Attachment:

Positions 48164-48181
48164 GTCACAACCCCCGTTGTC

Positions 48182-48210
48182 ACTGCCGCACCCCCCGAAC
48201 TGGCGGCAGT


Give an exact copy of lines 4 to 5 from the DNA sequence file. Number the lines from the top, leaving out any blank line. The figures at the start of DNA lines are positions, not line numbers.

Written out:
48182 ACTGCCGCACCCCCCGAAC
48201 TGGCGGCAGT